Jon Meacham Pulled from Samford University Event over Ties to Planned Parenthood
Noted historian and presidential biographer Jon Meacham has been uninvited from Samford University’s inaugural celebrations for their 19th president, Dr. Beck Taylor, over concerns about his ties to Planned Parenthood.
Meacham was scheduled to speak on Nov. 3 as part of a series of lectures in the lead-up to the Nov. 4 inauguration of Taylor. However, the private Christian university in Homewood, Alabama, pulled Meacham’s lecture after a student created an online petition and a resolution was passed by the Student Government Association, both calling for his removal.
The Change.org petition, started by Samford student Emily Kirby, has garnered more than 1,000 signatures and states their request for Meacham’s removal does not have to do with the content of his lecture but, rather, his “beliefs and previous engagements.” The petition says Meacham’s involvement with Planned Parenthood does not align with the Southern Baptist-affiliated university’s stance against abortion. The resolution passed by Samford’s Student Government Association called for the event to be postponed for the same reasons.
On Oct. 6, Meacham headlined the Planned Parenthood South Texas annual luncheon. His speech reflected on the 2020 presidential election and its aftermath. He also spoke at the organization’s 2019 luncheon. Both speeches focused on divisions within the country, though neither addressed abortion specifically.
In the press release announcing Meacham’s talk at Samford, which has since been deleted from the school’s website, he is described as “a skilled orator with a depth of knowledge about politics, religion and current affairs.”
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Meacham has written numerous books about American history and presidents, including biographies of George H.W. Bush and Thomas Jefferson. His book “American Lion,” about the life and presidency of Andrew Jackson, won the 2009 Pulitzer Prize in biography. In his most recent book, “His Truth Is Marching On,” Meacham examines how civil rights activist and longtime Congressman John Lewis’ faith in God was integral to his fight for racial equality.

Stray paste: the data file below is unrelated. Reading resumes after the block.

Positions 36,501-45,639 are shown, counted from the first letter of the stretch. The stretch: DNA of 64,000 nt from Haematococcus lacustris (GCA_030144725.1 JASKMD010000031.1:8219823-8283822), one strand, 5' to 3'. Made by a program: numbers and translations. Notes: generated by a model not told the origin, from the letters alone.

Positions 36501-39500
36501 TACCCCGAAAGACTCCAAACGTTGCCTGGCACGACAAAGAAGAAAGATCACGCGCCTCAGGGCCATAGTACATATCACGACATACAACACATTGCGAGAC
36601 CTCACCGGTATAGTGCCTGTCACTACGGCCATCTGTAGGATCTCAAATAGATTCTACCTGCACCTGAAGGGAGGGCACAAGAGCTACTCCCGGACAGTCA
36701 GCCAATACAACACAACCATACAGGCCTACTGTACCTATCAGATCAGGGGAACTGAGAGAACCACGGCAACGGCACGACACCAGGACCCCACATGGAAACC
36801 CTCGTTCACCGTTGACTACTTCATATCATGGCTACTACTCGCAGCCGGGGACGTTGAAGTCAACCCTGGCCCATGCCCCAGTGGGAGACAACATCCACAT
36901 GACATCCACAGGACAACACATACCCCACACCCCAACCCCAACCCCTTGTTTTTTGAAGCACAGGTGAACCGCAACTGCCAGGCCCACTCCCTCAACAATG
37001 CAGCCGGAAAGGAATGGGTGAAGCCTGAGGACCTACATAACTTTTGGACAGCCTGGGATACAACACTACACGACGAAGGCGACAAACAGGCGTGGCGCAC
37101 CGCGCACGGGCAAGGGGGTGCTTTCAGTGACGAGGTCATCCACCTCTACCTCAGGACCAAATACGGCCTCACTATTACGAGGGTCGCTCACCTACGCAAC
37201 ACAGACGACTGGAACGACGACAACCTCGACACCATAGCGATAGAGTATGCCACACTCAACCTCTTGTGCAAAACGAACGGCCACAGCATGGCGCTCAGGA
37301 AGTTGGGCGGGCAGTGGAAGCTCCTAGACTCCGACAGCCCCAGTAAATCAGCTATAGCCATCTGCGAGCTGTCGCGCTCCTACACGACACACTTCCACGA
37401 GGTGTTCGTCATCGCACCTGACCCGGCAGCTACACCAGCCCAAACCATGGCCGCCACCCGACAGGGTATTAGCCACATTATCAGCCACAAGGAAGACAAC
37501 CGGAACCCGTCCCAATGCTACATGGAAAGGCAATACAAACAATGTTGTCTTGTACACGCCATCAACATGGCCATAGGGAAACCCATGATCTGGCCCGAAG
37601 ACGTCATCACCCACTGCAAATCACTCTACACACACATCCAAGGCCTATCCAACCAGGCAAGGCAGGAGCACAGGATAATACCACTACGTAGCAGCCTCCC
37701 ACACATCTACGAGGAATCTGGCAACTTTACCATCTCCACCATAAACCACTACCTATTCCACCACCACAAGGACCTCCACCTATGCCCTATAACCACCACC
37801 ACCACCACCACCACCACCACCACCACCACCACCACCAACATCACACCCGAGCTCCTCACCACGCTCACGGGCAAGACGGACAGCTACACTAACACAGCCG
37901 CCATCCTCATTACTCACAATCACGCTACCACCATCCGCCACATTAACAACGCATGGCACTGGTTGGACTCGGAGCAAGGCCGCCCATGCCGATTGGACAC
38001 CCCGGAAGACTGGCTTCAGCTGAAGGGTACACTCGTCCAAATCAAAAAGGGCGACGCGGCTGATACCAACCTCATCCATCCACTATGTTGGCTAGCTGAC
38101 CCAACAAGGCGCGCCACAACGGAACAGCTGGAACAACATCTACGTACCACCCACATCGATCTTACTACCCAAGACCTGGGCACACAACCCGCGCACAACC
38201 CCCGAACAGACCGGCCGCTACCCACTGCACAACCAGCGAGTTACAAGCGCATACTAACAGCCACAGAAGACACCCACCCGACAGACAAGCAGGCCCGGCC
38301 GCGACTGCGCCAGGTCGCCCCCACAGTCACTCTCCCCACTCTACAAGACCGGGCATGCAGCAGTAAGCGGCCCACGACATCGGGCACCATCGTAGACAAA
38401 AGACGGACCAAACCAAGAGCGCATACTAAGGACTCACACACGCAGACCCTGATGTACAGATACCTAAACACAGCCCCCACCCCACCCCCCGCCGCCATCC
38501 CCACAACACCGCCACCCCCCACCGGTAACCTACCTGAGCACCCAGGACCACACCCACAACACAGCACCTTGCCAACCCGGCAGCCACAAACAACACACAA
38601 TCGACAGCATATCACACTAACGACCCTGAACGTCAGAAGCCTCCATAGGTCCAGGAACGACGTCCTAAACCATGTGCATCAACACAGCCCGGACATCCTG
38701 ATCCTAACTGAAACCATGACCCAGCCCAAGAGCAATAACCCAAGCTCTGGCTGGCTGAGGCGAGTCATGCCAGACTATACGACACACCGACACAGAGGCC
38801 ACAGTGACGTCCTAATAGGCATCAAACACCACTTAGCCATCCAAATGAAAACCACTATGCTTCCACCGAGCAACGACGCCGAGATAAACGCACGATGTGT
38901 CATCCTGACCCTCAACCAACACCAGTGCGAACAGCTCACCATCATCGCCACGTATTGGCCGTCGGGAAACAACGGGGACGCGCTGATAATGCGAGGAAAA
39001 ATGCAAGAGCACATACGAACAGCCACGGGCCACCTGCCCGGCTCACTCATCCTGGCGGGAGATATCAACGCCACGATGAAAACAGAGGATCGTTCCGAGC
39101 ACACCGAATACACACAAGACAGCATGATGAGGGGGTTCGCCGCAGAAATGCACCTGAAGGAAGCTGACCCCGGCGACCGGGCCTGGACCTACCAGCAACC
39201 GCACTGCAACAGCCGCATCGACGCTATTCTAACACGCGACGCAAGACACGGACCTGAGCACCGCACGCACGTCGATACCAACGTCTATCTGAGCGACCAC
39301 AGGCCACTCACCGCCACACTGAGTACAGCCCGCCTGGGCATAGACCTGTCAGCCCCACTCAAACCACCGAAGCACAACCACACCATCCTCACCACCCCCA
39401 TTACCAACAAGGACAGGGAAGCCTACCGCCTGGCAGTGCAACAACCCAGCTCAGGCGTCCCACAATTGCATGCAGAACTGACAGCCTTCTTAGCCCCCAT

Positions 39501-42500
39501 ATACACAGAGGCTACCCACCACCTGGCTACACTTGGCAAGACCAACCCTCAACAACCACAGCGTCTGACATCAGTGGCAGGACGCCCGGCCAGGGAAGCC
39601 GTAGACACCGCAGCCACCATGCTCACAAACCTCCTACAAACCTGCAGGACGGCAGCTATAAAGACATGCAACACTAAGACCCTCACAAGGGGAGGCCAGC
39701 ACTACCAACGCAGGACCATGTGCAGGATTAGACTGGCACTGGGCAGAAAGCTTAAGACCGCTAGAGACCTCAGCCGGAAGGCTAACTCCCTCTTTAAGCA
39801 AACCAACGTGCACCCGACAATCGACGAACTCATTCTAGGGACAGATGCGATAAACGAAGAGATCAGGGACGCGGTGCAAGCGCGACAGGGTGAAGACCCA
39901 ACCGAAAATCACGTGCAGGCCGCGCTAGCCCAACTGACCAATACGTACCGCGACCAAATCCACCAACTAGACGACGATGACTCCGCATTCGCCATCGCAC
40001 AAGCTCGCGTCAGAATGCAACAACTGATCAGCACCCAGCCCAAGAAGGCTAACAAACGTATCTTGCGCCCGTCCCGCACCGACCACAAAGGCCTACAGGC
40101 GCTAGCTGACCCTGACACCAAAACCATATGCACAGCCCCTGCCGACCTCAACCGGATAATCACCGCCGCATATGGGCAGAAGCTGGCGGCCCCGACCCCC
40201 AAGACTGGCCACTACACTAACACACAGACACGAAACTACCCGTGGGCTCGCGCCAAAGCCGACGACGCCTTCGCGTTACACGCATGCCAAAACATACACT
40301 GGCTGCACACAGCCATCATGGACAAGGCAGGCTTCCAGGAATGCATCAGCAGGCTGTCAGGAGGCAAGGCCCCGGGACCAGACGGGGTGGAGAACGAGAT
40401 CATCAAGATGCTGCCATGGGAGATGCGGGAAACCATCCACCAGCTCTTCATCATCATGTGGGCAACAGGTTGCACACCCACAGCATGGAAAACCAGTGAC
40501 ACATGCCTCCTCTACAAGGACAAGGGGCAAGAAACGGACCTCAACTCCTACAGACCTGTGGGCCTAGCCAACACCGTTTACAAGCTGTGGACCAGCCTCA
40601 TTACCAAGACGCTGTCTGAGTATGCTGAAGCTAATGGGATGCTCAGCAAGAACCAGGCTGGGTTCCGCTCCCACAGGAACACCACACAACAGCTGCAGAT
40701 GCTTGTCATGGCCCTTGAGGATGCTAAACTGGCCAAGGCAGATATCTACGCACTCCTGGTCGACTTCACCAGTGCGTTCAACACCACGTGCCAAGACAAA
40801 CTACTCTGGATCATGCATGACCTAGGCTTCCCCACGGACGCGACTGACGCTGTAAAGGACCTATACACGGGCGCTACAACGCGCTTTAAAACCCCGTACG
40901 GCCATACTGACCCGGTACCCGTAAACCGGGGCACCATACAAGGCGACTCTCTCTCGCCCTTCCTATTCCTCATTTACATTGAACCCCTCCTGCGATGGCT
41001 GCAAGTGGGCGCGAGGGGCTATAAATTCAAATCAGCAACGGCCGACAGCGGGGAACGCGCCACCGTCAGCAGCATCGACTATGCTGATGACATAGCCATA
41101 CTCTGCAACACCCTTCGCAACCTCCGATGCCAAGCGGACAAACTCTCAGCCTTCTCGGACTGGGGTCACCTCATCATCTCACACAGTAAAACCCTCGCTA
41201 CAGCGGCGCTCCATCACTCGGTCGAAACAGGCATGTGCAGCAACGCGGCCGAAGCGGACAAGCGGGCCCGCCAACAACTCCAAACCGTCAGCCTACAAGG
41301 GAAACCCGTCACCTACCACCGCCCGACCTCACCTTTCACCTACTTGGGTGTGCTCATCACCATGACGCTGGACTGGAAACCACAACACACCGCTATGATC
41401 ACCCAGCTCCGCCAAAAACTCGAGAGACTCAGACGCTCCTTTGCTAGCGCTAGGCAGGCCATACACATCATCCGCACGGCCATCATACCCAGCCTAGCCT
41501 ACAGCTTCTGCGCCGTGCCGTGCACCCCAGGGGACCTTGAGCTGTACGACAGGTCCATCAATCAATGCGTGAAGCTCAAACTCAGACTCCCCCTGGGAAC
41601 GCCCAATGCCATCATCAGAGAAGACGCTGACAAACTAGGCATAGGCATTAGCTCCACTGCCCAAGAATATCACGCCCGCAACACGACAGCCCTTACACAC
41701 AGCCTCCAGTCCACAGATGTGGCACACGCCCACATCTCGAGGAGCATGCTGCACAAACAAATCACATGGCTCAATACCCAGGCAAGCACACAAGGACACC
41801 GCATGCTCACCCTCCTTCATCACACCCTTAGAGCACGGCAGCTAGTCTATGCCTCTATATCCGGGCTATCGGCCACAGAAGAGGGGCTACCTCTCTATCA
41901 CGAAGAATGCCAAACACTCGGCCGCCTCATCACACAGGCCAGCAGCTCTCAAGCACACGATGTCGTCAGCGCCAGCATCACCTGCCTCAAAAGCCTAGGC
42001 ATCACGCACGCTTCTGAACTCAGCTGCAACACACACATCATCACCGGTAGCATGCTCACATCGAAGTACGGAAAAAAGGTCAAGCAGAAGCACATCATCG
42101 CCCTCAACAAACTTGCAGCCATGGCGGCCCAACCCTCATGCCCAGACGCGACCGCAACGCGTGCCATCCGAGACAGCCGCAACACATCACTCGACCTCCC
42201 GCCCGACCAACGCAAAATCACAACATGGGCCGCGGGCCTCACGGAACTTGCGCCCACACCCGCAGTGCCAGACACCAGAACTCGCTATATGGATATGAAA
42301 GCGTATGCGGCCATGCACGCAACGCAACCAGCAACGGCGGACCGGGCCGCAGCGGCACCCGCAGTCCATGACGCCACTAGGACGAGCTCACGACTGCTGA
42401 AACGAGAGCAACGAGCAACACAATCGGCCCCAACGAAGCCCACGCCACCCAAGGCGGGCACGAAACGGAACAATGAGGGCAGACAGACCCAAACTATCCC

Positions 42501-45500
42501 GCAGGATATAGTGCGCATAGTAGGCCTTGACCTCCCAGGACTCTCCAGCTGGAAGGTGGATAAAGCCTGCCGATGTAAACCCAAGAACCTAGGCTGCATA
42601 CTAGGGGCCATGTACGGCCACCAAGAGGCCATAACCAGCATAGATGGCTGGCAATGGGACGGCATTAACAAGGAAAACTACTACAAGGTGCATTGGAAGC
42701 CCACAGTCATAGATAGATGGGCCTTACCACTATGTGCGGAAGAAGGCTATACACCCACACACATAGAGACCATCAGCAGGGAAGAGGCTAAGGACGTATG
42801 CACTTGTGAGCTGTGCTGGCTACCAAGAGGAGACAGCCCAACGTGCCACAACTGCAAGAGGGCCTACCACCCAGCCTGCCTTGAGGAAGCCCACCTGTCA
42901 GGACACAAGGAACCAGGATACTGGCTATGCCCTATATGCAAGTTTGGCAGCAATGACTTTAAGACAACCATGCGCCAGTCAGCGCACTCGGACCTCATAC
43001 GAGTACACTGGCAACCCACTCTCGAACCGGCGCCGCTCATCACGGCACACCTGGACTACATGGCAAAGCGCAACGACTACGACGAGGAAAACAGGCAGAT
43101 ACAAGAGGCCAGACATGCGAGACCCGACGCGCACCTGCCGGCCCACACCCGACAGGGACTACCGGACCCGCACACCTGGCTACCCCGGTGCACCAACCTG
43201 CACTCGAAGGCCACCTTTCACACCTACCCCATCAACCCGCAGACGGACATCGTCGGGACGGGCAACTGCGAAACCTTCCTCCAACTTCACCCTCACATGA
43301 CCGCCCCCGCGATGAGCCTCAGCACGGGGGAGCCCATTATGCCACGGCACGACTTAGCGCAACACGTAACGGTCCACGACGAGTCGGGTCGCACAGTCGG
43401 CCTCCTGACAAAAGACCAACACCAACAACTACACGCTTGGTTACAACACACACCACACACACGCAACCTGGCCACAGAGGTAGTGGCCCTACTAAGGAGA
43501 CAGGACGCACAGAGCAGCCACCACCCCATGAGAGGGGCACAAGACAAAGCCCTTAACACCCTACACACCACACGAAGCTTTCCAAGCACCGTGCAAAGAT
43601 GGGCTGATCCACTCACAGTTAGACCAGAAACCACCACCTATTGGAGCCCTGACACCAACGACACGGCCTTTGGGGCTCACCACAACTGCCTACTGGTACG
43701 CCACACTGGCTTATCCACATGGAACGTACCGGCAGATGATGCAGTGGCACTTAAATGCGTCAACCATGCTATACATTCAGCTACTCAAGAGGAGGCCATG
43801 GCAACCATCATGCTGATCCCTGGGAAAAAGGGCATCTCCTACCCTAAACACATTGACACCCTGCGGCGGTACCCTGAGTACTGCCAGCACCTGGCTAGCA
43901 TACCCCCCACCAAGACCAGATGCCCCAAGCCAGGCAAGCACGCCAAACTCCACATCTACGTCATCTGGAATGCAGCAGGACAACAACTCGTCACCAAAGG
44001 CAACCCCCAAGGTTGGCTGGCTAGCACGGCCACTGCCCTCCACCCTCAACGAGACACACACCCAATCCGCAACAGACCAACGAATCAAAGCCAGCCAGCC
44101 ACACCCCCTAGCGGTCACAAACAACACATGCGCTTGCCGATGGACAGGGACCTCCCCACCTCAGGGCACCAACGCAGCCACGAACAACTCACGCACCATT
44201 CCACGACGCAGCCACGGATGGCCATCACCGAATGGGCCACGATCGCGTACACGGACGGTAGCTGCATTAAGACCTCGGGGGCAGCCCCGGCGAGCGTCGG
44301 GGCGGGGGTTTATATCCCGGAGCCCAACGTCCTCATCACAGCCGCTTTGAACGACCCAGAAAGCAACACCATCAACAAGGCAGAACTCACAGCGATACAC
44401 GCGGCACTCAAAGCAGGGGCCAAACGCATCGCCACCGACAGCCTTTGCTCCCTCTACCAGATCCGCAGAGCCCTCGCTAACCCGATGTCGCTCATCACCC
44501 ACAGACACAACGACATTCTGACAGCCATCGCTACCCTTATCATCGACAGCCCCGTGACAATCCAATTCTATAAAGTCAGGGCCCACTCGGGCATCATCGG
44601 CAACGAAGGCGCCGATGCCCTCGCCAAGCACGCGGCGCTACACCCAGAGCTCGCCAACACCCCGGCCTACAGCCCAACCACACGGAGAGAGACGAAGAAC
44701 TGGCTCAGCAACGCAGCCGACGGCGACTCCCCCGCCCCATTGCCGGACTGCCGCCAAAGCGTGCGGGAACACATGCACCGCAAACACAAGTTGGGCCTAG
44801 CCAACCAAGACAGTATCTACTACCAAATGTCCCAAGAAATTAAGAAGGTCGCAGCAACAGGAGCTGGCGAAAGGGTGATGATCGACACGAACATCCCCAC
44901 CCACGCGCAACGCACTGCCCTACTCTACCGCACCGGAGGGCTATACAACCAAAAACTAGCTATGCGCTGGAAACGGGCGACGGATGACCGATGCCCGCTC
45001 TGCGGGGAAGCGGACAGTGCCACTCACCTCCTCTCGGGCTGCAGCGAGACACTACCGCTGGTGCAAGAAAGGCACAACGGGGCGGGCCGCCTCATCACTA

The cancellation of Meacham’s lecture at Samford comes at a time when other Christian schools are facing challenges related to calls for more diversity and equity within their institutions.
At Cornerstone University in Grand Rapids, Michigan, faculty recently voted no confidence in their incoming president because of his opposition to inclusion efforts. Similarly, faculty at Seattle Pacific University in Washington voted no confidence in its board of trustees after members declined to change a policy preventing the hiring of LGBTQ people.
In a letter sent to students on Oct. 27, Taylor wrote that he is “disappointed by the narrative that has combined important conversations about pro-life issues and Mr. Meacham’s planned appearance at Samford.” While Taylor recognized the potential distraction this event would cause, he also highlighted the “importance of free expression and the exchange of ideas.”
“Our mission as a Christ-centered institution of higher learning is to stand boldly at the intersection of society and the church and to convene important conversations about how to live faithfully in the world,” wrote Taylor in his letter.
A statement provided by Holly Gainer, director of university communications at Samford, said Meacham’s lecture has been postponed and will be rescheduled.